Meeting Climate Pledges Could Reduce Future UK Flood Damage By Up to 20%, Study Finds
Does it matter if countries meet their existing climate pledges, even if they currently aren’t enough to limit global heating to 1.5 degrees Celsius above pre-industrial levels?
For the UK, the answer is definitely yes, according to a new study from the University of Bristol and flood risk modeler Fathom. The researchers found that flood damage in the country could be limited to less than five percent above recent levels if the nations of the world met their COP26 climate promises through 2030 as well longer-term net zero pledges.
“For the first time this flood model gives us a more accurate and detailed picture of the impact of climate change on the risk of flooding in the future across the UK,” study lead author, University of Bristol Professor of Hydrology and Fathom Chairman Paul Bates said in a university press release. “The results are a timely warning to the country’s political leaders and business sector that global commitments to significantly reduce carbon emissions must be taken very seriously, and ultimately take effect, in order to mitigate increased losses due to flooding.”
Flooding is considered the UK’s No. 1 environmental hazard, according to the study published in Natural Hazards and Earth System Science Tuesday. The research team looked at potential flood damage in the UK through 2070 based on five different degrees Celsius of warming above pre-industrial levels: 0.6, or 1990 levels; 1.1, or 2020 levels; 1.8, or what would happen if all COP26 and additional net zero pledges were met; 2.5, or what would happen if only COP26 pledges through 2030 were; and the worst-case scenario of 3.3 degrees Celsius of warming by 2100. The study authors based their calculations on insurance information for properties in currently at-risk areas and areas that could be at risk in the future, New Scientist explained.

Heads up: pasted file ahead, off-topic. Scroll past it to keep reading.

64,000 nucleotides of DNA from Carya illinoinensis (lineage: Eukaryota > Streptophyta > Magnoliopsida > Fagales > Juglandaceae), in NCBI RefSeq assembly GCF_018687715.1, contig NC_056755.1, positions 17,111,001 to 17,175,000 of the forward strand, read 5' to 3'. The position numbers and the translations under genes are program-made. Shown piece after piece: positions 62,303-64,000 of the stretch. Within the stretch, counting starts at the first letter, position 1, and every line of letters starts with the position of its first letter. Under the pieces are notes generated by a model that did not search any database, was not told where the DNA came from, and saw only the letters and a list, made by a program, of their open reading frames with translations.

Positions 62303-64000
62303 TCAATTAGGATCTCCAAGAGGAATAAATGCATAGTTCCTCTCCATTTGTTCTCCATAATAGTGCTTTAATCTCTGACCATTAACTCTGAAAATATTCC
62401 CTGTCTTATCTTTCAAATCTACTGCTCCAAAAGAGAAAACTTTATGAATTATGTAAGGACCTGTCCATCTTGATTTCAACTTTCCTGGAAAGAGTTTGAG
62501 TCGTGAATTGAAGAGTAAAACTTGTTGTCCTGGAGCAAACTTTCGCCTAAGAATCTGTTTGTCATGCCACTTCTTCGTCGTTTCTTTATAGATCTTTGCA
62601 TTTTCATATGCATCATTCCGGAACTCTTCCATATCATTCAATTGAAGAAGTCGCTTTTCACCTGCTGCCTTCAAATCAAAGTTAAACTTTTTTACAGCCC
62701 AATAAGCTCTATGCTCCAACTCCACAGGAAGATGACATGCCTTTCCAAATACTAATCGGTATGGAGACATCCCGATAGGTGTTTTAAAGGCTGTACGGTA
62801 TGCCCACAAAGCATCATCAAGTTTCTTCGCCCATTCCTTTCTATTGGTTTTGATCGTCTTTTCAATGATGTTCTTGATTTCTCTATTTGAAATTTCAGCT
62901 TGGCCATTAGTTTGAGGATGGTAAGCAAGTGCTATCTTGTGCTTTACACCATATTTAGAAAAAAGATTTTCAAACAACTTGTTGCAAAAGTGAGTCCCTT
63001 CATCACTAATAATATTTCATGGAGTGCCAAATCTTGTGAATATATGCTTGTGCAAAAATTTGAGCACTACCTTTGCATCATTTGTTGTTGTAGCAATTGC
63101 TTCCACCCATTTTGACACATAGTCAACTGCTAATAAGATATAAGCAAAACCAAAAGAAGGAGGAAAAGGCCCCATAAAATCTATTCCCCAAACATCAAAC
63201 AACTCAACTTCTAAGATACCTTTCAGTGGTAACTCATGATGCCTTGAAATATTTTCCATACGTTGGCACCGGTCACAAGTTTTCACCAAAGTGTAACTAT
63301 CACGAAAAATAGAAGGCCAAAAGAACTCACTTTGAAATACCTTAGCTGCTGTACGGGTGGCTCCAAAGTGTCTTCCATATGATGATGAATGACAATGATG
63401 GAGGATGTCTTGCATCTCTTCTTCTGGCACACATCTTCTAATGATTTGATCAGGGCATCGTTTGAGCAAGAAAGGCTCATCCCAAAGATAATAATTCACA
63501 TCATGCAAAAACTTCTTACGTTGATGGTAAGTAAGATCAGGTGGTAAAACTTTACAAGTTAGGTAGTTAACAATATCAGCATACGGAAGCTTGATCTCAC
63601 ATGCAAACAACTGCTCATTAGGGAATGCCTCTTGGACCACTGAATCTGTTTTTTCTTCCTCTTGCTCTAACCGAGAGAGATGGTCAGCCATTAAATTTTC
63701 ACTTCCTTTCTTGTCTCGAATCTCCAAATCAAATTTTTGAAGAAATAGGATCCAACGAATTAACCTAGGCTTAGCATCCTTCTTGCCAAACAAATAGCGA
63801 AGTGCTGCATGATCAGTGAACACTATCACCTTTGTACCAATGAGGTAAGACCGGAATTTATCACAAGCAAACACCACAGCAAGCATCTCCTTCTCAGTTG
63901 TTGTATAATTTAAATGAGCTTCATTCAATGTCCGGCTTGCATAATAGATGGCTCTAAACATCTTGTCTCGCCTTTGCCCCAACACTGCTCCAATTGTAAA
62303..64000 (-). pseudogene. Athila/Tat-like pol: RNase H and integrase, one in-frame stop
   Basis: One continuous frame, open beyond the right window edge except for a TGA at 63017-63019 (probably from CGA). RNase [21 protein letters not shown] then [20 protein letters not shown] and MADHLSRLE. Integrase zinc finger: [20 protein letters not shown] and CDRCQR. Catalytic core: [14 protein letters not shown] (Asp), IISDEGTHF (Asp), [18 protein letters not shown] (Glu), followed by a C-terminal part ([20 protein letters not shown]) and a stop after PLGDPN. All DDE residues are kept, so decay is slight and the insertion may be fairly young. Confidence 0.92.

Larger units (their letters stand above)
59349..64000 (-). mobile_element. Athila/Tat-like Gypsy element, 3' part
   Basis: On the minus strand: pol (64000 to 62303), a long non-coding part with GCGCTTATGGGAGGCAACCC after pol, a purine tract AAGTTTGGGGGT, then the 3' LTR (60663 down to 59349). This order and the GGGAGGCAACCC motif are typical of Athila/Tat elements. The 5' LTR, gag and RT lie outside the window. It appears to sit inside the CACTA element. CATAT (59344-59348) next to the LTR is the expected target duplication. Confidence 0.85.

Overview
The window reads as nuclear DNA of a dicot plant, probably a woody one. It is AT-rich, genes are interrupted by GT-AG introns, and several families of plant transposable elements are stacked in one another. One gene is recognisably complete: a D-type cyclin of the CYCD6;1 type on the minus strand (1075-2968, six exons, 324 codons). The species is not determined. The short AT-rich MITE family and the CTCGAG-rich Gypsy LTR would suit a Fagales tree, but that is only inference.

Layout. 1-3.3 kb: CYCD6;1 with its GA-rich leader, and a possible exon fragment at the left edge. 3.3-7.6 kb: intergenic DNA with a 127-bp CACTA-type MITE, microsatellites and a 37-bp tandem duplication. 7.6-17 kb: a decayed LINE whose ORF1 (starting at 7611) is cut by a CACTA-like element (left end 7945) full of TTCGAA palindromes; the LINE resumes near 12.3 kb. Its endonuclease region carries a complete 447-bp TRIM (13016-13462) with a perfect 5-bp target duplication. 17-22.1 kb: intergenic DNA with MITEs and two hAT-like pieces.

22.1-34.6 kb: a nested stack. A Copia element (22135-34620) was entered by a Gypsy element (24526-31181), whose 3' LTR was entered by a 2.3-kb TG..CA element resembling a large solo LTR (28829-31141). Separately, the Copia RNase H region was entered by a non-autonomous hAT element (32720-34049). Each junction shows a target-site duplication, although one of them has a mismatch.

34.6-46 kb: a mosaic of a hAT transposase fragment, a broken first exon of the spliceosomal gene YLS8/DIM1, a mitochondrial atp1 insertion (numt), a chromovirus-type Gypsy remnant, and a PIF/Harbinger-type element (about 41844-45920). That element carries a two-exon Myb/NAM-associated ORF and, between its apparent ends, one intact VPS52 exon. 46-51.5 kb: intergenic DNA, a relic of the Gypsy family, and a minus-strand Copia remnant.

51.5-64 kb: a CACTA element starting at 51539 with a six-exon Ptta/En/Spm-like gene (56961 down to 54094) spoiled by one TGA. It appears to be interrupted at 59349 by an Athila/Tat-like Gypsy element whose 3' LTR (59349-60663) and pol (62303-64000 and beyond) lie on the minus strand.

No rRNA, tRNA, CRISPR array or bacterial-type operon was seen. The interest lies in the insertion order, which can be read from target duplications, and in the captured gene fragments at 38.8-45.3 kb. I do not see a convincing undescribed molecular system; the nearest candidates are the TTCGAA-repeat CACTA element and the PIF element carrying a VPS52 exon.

“It’s unfortunate that quantifying impact often needs to be in pounds and dollars,” Chief Research Officer at Fathom and Honorary Research Fellow at the University of Bristol Dr. Oliver Wing told New Scientist. “Flooding can mean severe mental health implications, but it is harder to estimate these effects.”
The research team found that their model accurately predicted 2020’s flood losses–£730 million compared to the £714 million observed by the Association of British Insurers.
“The analysis contains a greater level of detail and nuance compared to previous work, and represents our current best understanding of the UK’s changing flood risk landscape,” the study authors wrote.
The researchers looked at what would happen to both estimated annual flood losses and losses from a one-in-100 year flood under different warming scenarios.
Under 1.8 degrees Celsius of warming, estimated annual flood losses would rise four percent from 1990 levels and damage from a one-in-100-year flood would rise by eight percent. Under 2.5 degrees of warming, annual and extraordinary flood losses would rise by 13 and 23 percent respectively, while they would rise by a further 23 and 37 percent under 3.3 degrees of warming.
However, even while limiting warming to 1.8 degrees Celsius would significantly reduce flood risk overall, some regions would still see damage increases of more than 25 percent, according to the press release. This included major cities London, Cardiff, Manchester, Glasgow and Edinburgh.
“Our model shows that there are many places where flood risk is growing,” Wing told BBC News. “Being able to understand the communities where this is likely to happen allows us to make sensible investment decisions – about flood defense structures, natural flood management or even moving people out of harm’s way.”
Next, the researchers intend to apply their model to other countries so they can also make these kinds of decisions, according to the press release.
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